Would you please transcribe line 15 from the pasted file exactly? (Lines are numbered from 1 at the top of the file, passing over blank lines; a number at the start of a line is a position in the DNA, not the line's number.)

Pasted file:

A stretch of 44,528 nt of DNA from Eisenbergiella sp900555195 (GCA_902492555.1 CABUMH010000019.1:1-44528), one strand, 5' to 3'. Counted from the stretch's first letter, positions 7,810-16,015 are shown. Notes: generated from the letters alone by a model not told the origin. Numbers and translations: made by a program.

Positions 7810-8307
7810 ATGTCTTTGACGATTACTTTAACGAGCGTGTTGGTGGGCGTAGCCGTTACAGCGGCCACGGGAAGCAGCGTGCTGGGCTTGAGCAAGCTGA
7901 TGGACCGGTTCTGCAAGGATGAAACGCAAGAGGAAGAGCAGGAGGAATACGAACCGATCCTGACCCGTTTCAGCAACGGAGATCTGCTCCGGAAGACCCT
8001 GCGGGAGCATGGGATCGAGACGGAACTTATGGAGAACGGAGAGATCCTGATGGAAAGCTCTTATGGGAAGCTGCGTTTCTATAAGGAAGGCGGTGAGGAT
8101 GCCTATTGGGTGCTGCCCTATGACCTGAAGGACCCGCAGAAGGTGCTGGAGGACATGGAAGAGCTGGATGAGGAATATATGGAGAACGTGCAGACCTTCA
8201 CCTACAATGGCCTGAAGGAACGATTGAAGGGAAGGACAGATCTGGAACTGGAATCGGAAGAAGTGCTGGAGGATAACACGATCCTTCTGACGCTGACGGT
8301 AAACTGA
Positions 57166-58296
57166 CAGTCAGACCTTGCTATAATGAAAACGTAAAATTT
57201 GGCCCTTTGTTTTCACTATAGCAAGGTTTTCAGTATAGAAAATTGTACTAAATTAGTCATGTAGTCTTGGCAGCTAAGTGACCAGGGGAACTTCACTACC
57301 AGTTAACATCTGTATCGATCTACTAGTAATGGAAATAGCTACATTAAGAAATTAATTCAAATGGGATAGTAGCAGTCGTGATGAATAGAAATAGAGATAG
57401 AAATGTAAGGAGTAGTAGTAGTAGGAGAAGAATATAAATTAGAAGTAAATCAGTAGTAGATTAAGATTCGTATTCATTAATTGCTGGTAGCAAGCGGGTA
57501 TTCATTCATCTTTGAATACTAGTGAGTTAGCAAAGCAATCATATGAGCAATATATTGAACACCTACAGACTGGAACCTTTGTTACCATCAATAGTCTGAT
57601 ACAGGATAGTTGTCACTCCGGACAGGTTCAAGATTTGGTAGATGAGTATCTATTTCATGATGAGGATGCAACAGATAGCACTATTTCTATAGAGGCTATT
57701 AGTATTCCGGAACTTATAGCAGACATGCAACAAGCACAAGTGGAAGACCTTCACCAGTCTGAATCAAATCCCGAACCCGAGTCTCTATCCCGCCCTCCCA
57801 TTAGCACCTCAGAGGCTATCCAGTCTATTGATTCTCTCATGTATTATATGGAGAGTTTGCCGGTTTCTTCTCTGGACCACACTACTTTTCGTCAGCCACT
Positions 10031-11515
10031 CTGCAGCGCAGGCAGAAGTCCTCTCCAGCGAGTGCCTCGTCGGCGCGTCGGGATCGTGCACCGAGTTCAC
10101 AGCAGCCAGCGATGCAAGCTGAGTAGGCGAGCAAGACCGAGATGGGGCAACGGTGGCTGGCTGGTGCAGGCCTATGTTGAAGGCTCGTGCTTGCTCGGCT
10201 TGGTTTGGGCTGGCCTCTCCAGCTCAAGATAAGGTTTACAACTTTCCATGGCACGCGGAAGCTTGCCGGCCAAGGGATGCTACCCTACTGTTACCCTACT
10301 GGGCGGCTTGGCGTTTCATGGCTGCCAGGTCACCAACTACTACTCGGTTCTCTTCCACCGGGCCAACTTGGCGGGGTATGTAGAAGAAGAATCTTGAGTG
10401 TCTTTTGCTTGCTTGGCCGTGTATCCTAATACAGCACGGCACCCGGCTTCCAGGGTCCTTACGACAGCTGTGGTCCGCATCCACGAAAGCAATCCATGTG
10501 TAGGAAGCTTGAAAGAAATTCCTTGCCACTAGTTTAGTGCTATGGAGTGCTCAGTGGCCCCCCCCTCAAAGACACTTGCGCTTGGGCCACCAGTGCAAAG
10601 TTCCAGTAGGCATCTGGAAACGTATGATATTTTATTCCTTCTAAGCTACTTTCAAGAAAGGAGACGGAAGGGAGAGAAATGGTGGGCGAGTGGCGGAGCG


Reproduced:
57601 ACAGGATAGTTGTCACTCCGGACAGGTTCAAGATTTGGTAGATGAGTATCTATTTCATGATGAGGATGCAACAGATAGCACTATTTCTATAGAGGCTATT